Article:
With the coronavirus pandemic crippling the economy -- and more than 30 million Americans losing their jobs -- it's a near certainty that the U.S. will soon fall into a recession.

Many companies will suffer during the coming economic downturn. So, too, will their investors. However, a select few businesses have a proven ability to create value for their shareholders during times of crisis. And the best among them is none other than Warren Buffett's masterpiece, Berkshire Hathaway (NYSE:BRK.A) (NYSE:BRK.B).

Warren Buffett

If you're concerned about a recession, Warren Buffett's Berkshire Hathaway is the stock to buy. Image source: The Motley Fool.

Warren Buffett is considered by many to be the greatest investor of all time. For more than 50 years, Buffett and his partner Charlie Munger have built Berkshire into the $400 billion titan of American capitalism that it is today, delivering fortune-building returns to investors along the way.

A bastion of financial fortitude

Berkshire's more than 60 operating subsidiaries -- which span a wide swath of industries including insurance, railroads, retailers, and manufacturing companies, among others -- generate strong and steady cash flow. That's helped Berkshire amass a war chest of $137 billion in cash, most of which is just waiting to be deployed in value-creating investments.

When others are fearful, Buffett gets greedy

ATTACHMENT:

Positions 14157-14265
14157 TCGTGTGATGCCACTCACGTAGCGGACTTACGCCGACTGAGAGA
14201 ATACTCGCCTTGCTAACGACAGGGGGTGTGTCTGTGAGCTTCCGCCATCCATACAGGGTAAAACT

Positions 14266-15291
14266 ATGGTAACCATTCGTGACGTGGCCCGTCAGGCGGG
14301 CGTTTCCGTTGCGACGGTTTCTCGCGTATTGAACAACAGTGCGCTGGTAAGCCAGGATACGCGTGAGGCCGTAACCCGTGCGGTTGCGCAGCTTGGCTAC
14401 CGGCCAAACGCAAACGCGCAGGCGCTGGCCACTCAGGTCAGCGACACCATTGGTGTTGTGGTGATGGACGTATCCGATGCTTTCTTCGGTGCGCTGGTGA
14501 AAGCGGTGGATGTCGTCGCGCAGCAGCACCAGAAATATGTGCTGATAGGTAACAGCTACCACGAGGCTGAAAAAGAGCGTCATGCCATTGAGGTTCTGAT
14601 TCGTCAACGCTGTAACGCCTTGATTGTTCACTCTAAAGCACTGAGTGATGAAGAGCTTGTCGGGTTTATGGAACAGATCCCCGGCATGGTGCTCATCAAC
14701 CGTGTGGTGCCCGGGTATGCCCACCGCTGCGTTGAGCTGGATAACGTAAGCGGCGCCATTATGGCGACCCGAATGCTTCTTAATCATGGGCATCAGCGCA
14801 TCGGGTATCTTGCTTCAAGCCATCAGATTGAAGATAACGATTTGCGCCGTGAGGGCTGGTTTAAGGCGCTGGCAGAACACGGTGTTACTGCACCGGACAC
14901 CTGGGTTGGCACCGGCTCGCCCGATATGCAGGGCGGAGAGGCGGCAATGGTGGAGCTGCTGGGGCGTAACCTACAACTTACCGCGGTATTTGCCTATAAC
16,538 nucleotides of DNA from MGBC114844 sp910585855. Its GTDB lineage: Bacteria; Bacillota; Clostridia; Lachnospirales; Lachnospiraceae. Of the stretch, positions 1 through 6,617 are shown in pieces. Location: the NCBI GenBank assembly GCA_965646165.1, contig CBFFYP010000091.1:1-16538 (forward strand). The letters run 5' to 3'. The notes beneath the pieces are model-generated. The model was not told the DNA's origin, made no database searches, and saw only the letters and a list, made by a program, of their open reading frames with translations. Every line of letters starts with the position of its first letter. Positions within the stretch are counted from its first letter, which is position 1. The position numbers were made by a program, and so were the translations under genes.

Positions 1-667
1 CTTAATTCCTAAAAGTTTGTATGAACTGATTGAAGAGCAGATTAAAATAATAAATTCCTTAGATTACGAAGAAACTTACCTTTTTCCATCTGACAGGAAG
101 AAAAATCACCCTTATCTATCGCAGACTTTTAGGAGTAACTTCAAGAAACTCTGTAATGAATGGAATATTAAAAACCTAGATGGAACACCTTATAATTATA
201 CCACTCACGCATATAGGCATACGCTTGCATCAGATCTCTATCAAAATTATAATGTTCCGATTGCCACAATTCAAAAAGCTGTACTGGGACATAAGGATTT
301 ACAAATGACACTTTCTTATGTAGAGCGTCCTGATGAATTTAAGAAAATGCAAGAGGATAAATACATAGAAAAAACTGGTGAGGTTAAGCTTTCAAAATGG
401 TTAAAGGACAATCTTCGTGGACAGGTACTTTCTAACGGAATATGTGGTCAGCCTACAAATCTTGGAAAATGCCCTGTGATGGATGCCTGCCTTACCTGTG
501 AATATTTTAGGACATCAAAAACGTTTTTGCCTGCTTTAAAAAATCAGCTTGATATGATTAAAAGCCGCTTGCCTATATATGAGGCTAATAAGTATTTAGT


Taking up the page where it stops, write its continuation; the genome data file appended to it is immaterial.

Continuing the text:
Buffett is at his best during periods of market distress, when the prices of great businesses fall to mouth-watering levels. The coming recession will likely give Buffett opportunities to use Berkshire's massive cash hoard to scoop up bargain-priced stocks. Buffett might also get the chance to use his "elephant-gun" and acquire a company outright, which would help to further bolster Berkshire's already impressive cash flow production.

Buffett's patience is likely to pay off

Some investors have questioned Buffett's hesitation to deploy Berkshire's cash reserves during the early stages of the COVID-19 crisis. Yet Berkshire's wide variety of operating businesses give Buffett valuable insight into the state of the economy. If he's holding off on buying now, it's because he believes the economy is about to get worse -- and he's probably right.

Berkshire itself is a fantastic bargain

Moreover, some investors have lost patience and sold off their Berkshire shares. The stock is now trading near its lowest valuation in years, at about 1.1 times book value (the total value of its assets minus its liabilities).

Buffett has said that Berkshire would be an "aggressive" buyer of its own stock at about 1.2 times book value, so it's possible that Buffett could choose to allocate some of the company's cash toward share repurchases. Thus, if you buy shares today, you can take comfort in the knowledge that the world's best investor is likely buying right alongside you.